Another day, another potential sign of the elusive dark matter. Scientists have spotted a new dwarf galaxy orbiting the Milky Way. And, it comes with a surprise. It looks like it’s radiating gamma rays, according to research conducted by physicists at Carnegie Mellon, Brown and Cambridge universities.
Scientists found this galaxy, called Reticulum 2, by pouring over data of the Dark Energy Survey. This experiment maps the southern sky to gain insight on the accelerated expansion of the universe.
Reticulum 2 lies 98,000 light years away from Earth. It’s one of the closest dwarf galaxies ever discovered. Publicly available data from NASA’s Fermi Gamma-ray Space Telescope shows gamma rays coming from the direction of Reticulum 2 at levels above what is normally expected.
Scientists aren’t entirely sure what’s causing these gamma rays, but it could be a signal of dark matter at the galaxy’s center.
“Something in the direction of this dwarf galaxy is emitting gamma rays,” said Carnegie Mellon’s Alex Geringer-Sameth, the paper’s lead author. “There’s no conventional reason this galaxy should be giving off gamma rays, so it’s potentially a signal for dark matter.”
Here’s a video showing an artist impression of the expected dark matter distribution around the Milky Way.
Why do they think it could be dark matter?
Brown’s Savvas Koushiappas says, “in the search for dark matter, gamma rays from a dwarf galaxy have long been considered a very strong signature.”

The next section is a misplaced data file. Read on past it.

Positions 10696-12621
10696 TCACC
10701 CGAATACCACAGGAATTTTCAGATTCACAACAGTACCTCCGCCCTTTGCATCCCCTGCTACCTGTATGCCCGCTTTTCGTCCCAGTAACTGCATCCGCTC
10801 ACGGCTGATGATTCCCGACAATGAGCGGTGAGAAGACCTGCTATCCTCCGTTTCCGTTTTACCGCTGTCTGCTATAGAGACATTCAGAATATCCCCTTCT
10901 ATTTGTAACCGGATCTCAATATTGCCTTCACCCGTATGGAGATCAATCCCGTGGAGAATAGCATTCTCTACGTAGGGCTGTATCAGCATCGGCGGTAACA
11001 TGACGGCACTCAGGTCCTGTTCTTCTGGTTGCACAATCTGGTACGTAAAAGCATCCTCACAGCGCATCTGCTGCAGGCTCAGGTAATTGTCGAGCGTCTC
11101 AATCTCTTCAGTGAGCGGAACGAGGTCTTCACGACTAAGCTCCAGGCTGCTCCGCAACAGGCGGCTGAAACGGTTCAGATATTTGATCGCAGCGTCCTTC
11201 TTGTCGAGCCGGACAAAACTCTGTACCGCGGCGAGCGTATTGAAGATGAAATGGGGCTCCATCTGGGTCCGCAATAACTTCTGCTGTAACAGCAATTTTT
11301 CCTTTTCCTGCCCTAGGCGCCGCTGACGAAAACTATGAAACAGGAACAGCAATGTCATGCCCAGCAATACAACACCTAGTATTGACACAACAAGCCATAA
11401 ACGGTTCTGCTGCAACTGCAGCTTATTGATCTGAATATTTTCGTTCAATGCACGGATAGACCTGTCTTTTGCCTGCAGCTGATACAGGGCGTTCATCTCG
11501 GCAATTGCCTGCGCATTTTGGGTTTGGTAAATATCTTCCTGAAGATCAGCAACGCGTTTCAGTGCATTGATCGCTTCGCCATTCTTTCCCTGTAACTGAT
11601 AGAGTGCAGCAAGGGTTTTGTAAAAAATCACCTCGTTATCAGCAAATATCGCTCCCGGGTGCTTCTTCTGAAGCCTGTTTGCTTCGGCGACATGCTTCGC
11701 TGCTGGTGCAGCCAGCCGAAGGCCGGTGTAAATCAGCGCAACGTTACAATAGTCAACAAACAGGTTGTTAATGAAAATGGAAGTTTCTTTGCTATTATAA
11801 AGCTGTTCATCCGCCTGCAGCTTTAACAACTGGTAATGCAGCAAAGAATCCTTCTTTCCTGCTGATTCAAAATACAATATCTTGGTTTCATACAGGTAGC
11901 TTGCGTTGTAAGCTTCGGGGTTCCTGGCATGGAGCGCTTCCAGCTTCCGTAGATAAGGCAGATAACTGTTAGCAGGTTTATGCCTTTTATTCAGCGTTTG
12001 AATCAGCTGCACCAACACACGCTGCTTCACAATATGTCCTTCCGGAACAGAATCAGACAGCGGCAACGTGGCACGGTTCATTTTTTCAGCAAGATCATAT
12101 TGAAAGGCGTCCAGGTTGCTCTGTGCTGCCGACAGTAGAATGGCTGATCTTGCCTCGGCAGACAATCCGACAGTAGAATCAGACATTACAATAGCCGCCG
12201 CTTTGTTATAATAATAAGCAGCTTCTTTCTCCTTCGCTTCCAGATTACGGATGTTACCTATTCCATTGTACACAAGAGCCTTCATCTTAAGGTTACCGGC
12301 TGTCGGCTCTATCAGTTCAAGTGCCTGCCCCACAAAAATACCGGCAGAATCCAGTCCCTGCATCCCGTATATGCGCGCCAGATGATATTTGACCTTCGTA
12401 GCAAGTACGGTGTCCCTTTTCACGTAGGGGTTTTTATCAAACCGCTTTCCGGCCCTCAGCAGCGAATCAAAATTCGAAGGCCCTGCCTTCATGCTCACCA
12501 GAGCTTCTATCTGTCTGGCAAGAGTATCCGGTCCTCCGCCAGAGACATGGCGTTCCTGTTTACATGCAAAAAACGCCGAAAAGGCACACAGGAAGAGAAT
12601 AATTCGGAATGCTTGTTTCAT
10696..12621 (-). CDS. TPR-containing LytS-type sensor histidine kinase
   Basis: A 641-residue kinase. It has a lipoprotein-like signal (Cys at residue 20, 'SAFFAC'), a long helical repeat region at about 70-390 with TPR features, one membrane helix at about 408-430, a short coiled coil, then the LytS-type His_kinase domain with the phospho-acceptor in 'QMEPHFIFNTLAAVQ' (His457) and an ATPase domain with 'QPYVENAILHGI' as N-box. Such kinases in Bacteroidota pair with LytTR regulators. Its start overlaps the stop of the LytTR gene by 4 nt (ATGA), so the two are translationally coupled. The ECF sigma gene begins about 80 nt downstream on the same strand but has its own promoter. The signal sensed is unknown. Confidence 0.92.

Koushiappas adds, “it seems like we may now be detecting such a thing for the first time.”
Here’s why gamma rays from a dwarf galaxy are so important.
The leading theory on dark matter suggests they are WIMPs, or weakly interacting massive particles. When two of these collide, they produce high-energy gamma rays.
So, anywhere you find gamma rays there would be dark matter, right? One problem. Gamma rays are produced from other sources as well including black holes and pulsars.
That makes differentiating background noise from a dark matter signal tricky. And, that’s where dwarf galaxies come in to play. Scientists believe dwarf galaxies lack these other gamma-ray sources.
“They’re basically very clean and quiet systems,” Koushiappas said.
That’s why scientists are excited about spotting these gamma rays from the dwarf galaxy.
“Given the way that we think we understand how gamma rays are generated in this region of the sky, it doesn’t seem that those processes can explain this signal,” Geringer-Sameth said.
Scientists will continue studying Reticulum 2 to see if there’s any hidden source that would explain the gamma rays. For now, they remain optimistic.
“The fact that there are gamma rays and also a clump of dark matter in the same direction makes it quite interesting,” said Carnegie Mellon’s Matthew Walker.
You can read the entire paper here.
Image: Bright areas indicate a strong gamma ray signal coming from Reticulum 2’s direction. Credit: NASA
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